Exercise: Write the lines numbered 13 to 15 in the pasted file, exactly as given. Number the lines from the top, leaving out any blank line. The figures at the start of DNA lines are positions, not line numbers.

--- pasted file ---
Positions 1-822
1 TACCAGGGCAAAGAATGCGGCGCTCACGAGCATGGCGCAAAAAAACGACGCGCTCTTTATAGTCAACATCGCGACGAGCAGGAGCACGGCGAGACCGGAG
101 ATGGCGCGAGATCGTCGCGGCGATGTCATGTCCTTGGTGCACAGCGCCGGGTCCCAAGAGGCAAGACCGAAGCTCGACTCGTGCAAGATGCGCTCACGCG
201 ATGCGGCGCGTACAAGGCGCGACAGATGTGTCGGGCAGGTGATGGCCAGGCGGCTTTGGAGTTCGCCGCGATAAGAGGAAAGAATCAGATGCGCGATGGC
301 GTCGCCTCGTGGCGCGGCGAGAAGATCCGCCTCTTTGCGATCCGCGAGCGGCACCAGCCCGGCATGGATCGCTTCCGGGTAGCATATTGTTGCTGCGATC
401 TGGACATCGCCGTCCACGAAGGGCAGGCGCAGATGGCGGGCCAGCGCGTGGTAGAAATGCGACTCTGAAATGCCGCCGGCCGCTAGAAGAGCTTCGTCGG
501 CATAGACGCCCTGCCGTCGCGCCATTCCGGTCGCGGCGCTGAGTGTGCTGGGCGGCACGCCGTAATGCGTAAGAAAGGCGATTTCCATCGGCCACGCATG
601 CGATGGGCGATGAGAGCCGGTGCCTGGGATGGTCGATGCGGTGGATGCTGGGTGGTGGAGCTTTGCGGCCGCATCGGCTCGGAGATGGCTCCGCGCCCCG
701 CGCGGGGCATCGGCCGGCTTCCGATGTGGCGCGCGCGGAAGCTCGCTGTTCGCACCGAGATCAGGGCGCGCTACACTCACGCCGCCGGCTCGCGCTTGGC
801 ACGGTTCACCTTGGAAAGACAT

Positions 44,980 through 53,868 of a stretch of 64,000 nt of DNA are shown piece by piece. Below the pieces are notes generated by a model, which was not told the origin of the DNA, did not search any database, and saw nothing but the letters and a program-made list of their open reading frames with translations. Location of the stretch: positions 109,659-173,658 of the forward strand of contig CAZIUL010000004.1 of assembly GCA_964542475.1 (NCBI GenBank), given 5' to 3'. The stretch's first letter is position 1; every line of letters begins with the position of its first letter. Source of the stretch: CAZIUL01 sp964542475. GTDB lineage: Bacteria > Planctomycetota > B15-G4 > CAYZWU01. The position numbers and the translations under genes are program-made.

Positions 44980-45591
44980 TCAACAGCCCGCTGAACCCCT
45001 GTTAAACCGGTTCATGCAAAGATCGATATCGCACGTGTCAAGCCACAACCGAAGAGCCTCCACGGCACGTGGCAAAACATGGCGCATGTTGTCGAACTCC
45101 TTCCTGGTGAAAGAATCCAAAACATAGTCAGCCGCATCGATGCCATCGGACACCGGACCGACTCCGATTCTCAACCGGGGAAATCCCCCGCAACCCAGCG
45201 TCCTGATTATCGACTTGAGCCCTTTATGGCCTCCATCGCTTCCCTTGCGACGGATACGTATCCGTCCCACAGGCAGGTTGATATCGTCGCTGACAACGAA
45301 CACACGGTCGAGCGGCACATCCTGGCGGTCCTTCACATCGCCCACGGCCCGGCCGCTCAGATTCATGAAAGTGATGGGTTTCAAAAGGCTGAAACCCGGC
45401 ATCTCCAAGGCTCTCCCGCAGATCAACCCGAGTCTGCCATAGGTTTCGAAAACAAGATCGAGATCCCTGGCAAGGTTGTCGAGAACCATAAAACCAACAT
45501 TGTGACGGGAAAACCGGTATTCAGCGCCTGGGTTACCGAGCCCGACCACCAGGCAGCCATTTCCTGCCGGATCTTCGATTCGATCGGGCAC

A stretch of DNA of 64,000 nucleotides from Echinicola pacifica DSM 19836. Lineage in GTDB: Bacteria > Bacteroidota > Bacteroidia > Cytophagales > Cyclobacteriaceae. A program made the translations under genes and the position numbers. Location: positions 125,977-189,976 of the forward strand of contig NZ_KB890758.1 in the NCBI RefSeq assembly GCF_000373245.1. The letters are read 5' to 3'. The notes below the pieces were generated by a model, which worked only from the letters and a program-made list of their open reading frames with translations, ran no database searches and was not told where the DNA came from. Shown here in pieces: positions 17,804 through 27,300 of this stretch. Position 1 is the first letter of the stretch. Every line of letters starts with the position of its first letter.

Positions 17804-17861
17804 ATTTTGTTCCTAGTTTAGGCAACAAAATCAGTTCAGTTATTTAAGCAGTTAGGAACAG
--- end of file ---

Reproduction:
44980 TCAACAGCCCGCTGAACCCCT
45001 GTTAAACCGGTTCATGCAAAGATCGATATCGCACGTGTCAAGCCACAACCGAAGAGCCTCCACGGCACGTGGCAAAACATGGCGCATGTTGTCGAACTCC
45101 TTCCTGGTGAAAGAATCCAAAACATAGTCAGCCGCATCGATGCCATCGGACACCGGACCGACTCCGATTCTCAACCGGGGAAATCCCCCGCAACCCAGCG